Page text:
Point of Entry

America’s process of nation-building has been one of inclusion and exclusion. Ideas about who does and doesn’t belong here are ever-contested and ever-changing with the political, economic, and social tides of history. Sean and I have a love for elders and their stories. We chose to collaborate on this series as both a logical continuation of our Elders of Baltimore project—a social media platform focusing on Baltimore seniors— and as a poignant way to disrupt hateful rhetoric about immigrants, which has been on the rise. We hope the likenesses and words of these incredible individuals remind us of our collective humanity and dignity—including those whom we might have regarded as “other”—and demonstrate that the shortest distance between any of us might just be a shared story.

Photos by Sean Scheidt, Interviews by Ashley Minner, 2017

Alfredo Nicola Massa - Calascibetta, Sicily / 1960

Alfredo Nicola Massa - Calascibetta, Sicily / 1960

“I became a United States citizen that December. I was 28 at the time. Actually, my father could have applied... I think if you’re like under the age of 16... I could have been an automatic United States citizen- being adopted- and could have maintained my dual citizenship. But he wasn’t aware of that, and once that time had passed... You know, he used to scare the hell out of me every January. I had to go to the post office and fill out that card by January 31st. ‘They’re gonna come and get you! You better get to the post office!’ Of course, I followed the rules and filled my card, but I could have I wish I could have kept my dual citizenship.”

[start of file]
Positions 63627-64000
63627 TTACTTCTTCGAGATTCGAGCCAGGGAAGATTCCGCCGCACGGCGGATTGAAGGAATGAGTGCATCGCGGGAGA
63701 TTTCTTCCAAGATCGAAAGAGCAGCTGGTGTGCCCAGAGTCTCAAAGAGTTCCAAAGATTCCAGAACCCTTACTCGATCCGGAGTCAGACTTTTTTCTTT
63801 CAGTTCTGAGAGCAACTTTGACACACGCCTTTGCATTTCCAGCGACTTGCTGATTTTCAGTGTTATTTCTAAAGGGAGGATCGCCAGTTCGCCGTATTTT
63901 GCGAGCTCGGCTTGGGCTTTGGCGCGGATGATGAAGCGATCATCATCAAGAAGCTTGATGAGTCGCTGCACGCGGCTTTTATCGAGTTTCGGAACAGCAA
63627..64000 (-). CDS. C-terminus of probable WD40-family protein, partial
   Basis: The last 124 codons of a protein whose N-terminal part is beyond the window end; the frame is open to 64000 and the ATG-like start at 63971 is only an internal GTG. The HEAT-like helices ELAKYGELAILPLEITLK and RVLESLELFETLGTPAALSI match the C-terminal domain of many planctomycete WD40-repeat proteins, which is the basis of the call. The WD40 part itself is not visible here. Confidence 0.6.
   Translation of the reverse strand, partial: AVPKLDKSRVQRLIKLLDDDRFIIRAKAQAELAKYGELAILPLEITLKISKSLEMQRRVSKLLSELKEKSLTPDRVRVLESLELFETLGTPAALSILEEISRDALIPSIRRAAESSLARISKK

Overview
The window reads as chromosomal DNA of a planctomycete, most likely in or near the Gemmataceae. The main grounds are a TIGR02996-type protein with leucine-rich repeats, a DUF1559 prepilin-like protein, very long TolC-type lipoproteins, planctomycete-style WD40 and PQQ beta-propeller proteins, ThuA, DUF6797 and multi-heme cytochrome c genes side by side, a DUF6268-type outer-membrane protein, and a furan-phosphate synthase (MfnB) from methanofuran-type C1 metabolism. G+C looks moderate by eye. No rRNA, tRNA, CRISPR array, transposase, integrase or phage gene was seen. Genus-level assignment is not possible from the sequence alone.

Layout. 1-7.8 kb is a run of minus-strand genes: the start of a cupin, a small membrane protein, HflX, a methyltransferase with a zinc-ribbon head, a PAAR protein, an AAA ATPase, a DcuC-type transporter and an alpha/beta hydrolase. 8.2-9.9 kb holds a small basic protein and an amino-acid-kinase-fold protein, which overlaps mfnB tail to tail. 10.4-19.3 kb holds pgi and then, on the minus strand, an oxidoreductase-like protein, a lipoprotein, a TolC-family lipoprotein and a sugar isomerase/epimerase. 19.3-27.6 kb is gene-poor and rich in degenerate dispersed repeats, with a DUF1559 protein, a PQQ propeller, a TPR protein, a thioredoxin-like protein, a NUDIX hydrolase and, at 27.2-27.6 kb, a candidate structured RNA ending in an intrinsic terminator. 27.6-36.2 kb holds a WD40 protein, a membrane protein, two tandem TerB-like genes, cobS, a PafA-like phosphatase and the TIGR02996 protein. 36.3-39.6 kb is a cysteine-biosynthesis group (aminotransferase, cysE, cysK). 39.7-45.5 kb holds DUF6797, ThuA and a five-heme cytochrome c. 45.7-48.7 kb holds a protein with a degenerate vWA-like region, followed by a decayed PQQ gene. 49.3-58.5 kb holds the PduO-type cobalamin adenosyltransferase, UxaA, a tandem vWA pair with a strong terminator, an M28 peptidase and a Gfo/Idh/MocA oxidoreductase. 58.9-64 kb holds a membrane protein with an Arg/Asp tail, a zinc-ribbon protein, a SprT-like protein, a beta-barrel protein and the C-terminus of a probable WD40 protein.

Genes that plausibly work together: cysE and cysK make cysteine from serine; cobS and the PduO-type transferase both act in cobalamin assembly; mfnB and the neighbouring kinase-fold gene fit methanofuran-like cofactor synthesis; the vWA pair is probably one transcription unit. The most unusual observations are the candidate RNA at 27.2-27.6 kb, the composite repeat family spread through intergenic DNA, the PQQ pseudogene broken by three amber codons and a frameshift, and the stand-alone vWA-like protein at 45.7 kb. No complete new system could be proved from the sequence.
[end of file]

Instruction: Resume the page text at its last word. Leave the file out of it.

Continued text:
Alfredo Nicola Massa - Calascibetta, Sicily / 1960

Alfredo Nicola Massa - Calascibetta, Sicily / 1960

“I was born in Calascibetta, Sicily, in 1950. At a young age, I lost my mother and father. I was 3 when my mom passed and 8 when my father passed, and I was very fortunate to be adopted by an Italian couple. My new mother [was] born in Little Italy and my father was actually born in the Abruzzi region of Italy. Coming over at the age of 10, in 1960, my prime focus was how I needed and wanted to learn the English language. And I would not answer or respond- although by then, my father was speaking English and he could speak Italian, having been born there- but my mother was born in Little Italy, Baltimore, and her Italian was very weak. So I insisted that they speak to me in English because I wanted to learn the language. I only knew three words when I got off the plane in New York: ‘hello,’ ‘thank you,’ and ‘goodbye.’ And my brother taught me those when he put me on the plane in Rome to send me to the United States.”

Minas Konsolas - Karpathos, Greece / 1976